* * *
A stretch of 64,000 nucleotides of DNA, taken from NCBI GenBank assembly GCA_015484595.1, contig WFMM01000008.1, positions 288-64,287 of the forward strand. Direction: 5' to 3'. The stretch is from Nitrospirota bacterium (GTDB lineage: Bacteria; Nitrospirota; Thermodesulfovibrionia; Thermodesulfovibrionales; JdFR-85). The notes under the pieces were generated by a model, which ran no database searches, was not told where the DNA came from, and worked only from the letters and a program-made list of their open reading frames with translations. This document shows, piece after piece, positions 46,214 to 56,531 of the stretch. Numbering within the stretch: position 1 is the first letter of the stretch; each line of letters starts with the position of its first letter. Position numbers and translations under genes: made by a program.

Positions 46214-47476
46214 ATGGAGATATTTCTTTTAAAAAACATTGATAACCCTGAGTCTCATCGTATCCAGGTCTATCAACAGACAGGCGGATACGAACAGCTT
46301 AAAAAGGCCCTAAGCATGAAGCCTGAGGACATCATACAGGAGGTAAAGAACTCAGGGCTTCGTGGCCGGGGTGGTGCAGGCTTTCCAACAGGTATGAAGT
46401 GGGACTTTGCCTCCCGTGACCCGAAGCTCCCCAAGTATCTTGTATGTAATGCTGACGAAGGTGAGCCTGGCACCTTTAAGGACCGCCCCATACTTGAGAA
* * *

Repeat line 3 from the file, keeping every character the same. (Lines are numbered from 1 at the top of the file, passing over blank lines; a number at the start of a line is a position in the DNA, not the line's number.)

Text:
46214 ATGGAGATATTTCTTTTAAAAAACATTGATAACCCTGAGTCTCATCGTATCCAGGTCTATCAACAGACAGGCGGATACGAACAGCTT